— Reba to PrideSource.
I don’t go around kicking what country music is going through today because Carrie Underwood and all those people have had so many great hits. When they started bringing in people they referred to as the ‘hat gang’ — I guess it would be Garth (Brooks) and Alan Jackson — I didn’t go around saying, ‘We were better than them!’ or ‘It was better then!’ And Taylor Swift has had so much success from the vantage point of money. I mean, who’s going to kick $53 million a year? ●
— Charley Pride.
If you get a good, relatable song, and people like it, it’s going to get on the charts. ●
— Jana Kramer, ever the optimist.
The first record there was a little bit of me, you know, not necessarily copying, but just trying to make a way for myself and make a name for myself and trying to do what’s popular in the genre. This new single we have out, and the whole rest of [my sophomore] album is very me. Very different, very left of center – but it’s what I’m passionate about.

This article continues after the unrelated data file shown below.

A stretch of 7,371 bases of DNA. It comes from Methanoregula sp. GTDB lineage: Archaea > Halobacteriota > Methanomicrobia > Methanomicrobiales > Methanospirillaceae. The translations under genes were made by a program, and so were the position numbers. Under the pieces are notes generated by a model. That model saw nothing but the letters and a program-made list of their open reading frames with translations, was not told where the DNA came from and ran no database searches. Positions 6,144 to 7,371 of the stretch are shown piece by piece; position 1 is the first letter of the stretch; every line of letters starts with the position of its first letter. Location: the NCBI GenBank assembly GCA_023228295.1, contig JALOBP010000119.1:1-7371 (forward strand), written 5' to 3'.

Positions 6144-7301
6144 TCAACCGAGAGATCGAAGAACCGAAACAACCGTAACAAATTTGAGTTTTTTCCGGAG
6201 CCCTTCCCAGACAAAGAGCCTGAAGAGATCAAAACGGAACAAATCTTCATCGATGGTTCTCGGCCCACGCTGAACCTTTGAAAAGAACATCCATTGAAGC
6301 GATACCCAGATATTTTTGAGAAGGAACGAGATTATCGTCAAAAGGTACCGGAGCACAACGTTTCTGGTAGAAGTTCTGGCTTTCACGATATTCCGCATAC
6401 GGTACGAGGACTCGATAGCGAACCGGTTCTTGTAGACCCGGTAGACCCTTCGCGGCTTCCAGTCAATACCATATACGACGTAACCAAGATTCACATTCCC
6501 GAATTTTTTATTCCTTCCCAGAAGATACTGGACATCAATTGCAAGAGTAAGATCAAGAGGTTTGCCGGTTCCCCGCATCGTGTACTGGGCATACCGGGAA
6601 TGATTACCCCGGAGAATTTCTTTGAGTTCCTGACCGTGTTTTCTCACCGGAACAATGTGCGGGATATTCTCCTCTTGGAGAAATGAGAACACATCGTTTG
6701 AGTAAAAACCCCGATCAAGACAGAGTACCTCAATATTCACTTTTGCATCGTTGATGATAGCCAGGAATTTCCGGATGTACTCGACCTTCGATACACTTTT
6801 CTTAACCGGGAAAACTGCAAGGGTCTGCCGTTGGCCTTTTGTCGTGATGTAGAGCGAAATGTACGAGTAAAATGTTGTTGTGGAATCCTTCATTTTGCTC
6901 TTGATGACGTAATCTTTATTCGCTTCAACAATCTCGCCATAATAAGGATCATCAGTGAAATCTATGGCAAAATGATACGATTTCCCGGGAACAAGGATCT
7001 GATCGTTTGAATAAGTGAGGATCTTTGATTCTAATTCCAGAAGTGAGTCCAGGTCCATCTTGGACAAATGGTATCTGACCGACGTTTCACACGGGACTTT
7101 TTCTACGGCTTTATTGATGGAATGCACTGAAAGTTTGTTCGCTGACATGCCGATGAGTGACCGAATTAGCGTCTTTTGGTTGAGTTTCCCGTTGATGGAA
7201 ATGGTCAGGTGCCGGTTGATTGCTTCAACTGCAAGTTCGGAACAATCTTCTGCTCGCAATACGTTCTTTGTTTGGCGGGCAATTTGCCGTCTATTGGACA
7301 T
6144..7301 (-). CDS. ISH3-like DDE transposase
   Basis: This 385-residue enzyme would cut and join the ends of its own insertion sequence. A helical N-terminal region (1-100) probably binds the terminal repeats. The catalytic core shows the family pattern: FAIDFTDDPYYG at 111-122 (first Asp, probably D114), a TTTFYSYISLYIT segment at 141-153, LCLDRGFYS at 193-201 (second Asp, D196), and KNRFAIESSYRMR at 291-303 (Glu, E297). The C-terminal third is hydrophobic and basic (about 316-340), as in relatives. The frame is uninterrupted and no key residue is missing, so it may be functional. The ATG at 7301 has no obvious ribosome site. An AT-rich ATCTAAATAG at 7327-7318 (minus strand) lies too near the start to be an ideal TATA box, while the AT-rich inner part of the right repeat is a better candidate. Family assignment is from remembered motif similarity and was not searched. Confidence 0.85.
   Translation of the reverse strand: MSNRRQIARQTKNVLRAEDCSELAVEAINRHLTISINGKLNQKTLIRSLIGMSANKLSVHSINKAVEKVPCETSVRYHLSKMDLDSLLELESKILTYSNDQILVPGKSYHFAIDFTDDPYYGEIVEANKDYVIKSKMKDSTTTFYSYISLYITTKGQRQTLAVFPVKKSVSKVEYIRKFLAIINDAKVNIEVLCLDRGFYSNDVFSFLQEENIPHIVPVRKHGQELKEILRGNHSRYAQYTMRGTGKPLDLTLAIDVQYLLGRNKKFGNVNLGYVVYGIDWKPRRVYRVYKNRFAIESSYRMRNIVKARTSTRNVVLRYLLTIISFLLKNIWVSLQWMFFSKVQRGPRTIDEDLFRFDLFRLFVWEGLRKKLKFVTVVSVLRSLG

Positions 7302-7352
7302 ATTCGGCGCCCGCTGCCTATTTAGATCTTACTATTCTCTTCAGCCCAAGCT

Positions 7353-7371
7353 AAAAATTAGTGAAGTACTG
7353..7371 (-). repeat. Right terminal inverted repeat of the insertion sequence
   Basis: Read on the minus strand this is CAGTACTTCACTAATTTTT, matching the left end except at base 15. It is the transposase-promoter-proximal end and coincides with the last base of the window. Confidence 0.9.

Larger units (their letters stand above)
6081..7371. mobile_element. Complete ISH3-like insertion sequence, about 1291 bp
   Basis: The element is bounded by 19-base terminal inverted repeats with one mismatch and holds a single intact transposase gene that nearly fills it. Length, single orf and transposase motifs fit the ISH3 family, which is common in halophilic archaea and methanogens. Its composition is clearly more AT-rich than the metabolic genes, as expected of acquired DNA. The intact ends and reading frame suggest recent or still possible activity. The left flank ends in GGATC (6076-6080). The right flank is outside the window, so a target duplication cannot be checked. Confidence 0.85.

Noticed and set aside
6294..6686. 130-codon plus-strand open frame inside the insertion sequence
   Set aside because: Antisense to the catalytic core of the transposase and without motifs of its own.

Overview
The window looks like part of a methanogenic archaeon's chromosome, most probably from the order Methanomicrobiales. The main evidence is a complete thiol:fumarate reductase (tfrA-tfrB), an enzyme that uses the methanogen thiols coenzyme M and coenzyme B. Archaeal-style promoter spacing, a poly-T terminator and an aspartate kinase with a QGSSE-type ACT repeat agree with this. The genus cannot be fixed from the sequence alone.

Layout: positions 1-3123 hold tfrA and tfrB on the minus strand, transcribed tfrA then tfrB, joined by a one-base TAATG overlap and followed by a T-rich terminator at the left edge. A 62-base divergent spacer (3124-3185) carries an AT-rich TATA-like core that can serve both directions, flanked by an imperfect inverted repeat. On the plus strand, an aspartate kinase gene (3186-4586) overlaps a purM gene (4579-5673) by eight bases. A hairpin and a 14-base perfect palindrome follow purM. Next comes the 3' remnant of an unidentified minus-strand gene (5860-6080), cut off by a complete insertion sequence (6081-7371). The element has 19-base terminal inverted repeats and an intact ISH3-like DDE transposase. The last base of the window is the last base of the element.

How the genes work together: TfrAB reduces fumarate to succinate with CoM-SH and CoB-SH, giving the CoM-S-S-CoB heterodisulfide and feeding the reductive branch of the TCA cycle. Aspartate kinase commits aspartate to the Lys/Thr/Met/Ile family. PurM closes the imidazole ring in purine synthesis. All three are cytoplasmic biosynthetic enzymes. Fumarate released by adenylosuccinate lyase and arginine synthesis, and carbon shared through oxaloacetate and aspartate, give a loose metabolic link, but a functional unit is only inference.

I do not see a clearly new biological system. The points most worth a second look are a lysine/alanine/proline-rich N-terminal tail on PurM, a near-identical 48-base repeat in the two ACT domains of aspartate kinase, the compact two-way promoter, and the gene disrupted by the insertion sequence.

It’s a compilation of everything I’ve been listening to for the past two years and its really just finally at a point where I’m doing exactly what I want to do. ●
— Thomas Rhett, whose version of ‘finding himself’ is going from emulating Eric Church to emulating Bruno Mars.
He’s a great f**king singer. He’s a really nice guy, f**king funny as shit, sweet, he’s had all this success and money. You go over to his house and he’s like, “Man, I don’t have much of a fridge but I could stick some ham in a hot dog bun with some mustard and Cheez Wiz,” and you’re like, “Right on, dude. I’m with you, dude.” ●
— Shooter Jennings on Billy Ray Cyrus.